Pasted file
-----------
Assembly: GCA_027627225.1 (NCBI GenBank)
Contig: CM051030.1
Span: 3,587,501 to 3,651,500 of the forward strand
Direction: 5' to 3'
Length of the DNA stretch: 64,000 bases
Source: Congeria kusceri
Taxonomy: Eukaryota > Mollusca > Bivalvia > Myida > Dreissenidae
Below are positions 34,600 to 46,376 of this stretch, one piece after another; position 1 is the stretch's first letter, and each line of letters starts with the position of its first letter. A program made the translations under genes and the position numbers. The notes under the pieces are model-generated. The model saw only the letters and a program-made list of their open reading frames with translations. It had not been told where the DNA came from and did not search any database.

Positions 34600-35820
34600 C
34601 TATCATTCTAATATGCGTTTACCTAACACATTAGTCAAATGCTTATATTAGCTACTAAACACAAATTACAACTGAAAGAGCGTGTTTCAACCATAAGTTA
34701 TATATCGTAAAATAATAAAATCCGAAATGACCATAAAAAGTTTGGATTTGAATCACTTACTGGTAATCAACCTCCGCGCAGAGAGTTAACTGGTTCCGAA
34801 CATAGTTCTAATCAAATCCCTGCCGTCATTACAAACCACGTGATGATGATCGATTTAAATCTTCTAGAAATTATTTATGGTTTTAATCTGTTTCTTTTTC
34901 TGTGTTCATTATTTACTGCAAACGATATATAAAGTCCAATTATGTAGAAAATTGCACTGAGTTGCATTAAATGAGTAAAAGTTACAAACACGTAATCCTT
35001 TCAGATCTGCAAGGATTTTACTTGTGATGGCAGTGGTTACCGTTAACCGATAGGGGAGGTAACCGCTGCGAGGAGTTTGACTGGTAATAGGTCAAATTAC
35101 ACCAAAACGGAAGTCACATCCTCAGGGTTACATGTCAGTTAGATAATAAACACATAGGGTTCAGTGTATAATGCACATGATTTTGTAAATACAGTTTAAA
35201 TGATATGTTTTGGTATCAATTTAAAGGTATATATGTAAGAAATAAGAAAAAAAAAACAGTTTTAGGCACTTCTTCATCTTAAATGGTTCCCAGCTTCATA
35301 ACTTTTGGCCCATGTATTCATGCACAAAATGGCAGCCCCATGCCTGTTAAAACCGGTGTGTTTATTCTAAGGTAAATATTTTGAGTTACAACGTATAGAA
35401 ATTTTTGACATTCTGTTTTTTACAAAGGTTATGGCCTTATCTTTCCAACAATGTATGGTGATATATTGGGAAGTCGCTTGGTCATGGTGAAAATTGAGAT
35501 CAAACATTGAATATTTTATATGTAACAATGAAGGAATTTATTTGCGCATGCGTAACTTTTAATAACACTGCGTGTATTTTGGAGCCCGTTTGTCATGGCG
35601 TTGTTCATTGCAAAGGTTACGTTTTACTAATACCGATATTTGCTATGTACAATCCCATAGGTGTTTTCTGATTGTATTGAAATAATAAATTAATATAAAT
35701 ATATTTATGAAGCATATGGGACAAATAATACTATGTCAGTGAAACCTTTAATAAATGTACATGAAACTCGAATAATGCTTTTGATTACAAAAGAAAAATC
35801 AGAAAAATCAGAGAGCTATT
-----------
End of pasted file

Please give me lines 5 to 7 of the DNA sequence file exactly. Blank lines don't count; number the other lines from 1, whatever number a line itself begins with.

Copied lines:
Length of the DNA stretch: 64,000 bases
Source: Congeria kusceri
Taxonomy: Eukaryota > Mollusca > Bivalvia > Myida > Dreissenidae